On the domestic front, we have seen a few positives in the last quarter such as cooling off of Inflation (6.87% in July, 2013) and increasing FIIs investment which kept the market in the positive territory.  However, the economic situation remains weak due to continued inaction of the Indian government on major policy reforms and RBI’s firm stand on interest rates. To add to this, the international rating agency Standard & Poor’s (S&P) warned that India could lose its investment-grade rating considering the weak domestic macro-economic environment and government policy inaction. If this happens, India would be the first BRIC country to lose its investment-grade credit rating. This could lead to slowdown in foreign investment and also increase foreign capital borrowing cost for the Indian corporates.

On the global front, the US economy has seen some improvement in its domestic demand. But, Eurozone’s debt crisis remains a key concern. Europe’s problems have been evident for nearly two years, yet no definitive action has been taken to save the European Union. Recently, European Central Bank President Mr. Mario Draghi indicated that the ECB is prepared to take major policy actions at its September meeting. He has also said that the government would implement the European Stability Mechanism (ESM) or the European Financial Stability Facility (ESFS) to provide financial assistance to the Eurozone members. But looking at past two years, it seems that his comments were meant more to build investor confidence and revive hopes that the European Union would act to save debt-ridden countries such as Greece. Thus, Eurozone would remain a concern for the global markets until or unless some serious steps are implemented to save the European economy.

Prime Minister Manmohan Singh expects India’s GDP to grow more than 6.5% in FY13. He also indicated that to pass major reforms in order to revive the economy, the Government would require the support of all the political parties; however this seems highly unlikely. In fact, over the last few days, the opposition has been pressurizing the PM to resign in response to the CAG report on the coal block allocation.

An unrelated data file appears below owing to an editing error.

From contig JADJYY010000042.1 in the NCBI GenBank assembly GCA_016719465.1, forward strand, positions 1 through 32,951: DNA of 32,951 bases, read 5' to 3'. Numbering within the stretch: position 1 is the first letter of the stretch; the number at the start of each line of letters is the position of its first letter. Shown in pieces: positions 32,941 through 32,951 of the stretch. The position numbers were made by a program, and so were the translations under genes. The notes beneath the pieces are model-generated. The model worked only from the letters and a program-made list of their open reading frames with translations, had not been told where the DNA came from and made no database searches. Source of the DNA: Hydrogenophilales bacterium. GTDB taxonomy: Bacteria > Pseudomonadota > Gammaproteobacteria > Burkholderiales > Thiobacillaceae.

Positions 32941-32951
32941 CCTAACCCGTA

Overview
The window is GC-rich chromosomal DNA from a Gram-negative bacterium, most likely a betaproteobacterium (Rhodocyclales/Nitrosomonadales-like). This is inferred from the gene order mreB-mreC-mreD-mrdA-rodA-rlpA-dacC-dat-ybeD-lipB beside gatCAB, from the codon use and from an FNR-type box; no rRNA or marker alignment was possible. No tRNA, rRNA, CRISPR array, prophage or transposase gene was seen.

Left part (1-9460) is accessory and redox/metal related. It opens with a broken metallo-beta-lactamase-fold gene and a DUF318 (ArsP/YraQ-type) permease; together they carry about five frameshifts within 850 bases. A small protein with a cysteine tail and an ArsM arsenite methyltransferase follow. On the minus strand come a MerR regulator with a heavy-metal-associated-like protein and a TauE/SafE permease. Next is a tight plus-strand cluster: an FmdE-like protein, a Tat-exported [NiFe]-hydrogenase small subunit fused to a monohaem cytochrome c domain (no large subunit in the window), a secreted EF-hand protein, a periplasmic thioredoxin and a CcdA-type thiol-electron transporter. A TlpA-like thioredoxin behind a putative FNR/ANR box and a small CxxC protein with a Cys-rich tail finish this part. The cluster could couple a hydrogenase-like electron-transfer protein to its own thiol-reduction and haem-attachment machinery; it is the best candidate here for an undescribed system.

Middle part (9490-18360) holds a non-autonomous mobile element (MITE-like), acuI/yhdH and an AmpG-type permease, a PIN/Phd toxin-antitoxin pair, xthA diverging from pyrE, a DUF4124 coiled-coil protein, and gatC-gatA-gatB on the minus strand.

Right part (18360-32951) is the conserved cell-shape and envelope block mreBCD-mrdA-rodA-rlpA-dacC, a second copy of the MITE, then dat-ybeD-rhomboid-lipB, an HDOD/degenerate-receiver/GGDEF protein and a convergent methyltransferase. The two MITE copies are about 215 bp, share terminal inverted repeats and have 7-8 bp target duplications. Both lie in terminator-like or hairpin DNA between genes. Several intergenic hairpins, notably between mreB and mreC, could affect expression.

Going ahead, with softening commodity prices, RBI may cut interest rates to bring back the economy on growth path. But again the thing to watch out for would be the steps taken by the Government on fiscal consolidation. Overall, it seems that the Government’s action on major economic reforms would be a strong push for the market to move upward. But, looking at the chaos in the parliament, it would be very difficult for the government to initiate a dialogue let alone pass major reforms.

Therefore, Global and Indian stock markets would remain volatile till the global economy stabilses and the Indian government passes some major reforms.

Looking at the numbers, Nifty is quoting around 9.74% discount to Nifty@MRP. We expect the Nifty to be volatile in the short term but the long term prospects seem to be good. Over the last couple of months, the Indian market moved northward on back of improved liquidity and huge FIIs investments. Considering ~10% discount to Nifty@MRP and strong long term growth prospects, we believe that the Indian stock market still provides good growth opportunity for long term investors. Currently, there are a few fundamentally sound companies which are available at a hefty discount from their MRP with limited downside risk.

Hence, you, as investors, should remain cautious in in this volatile market while at the same time keep an eye on some bargain buys as indicated by our decision maker.

Considering the situation, investors would be best advised to buy fundamentally strong large companies at the right time and at the right price.

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A team of business leaders, equity research analysts & investment counsellors. Started in 2008; experienced in equity research, financial planning and portfolio management. Passionate about providing institutional quality research and advice to Retail Investors in a simple easy-to-understand-and-act manner.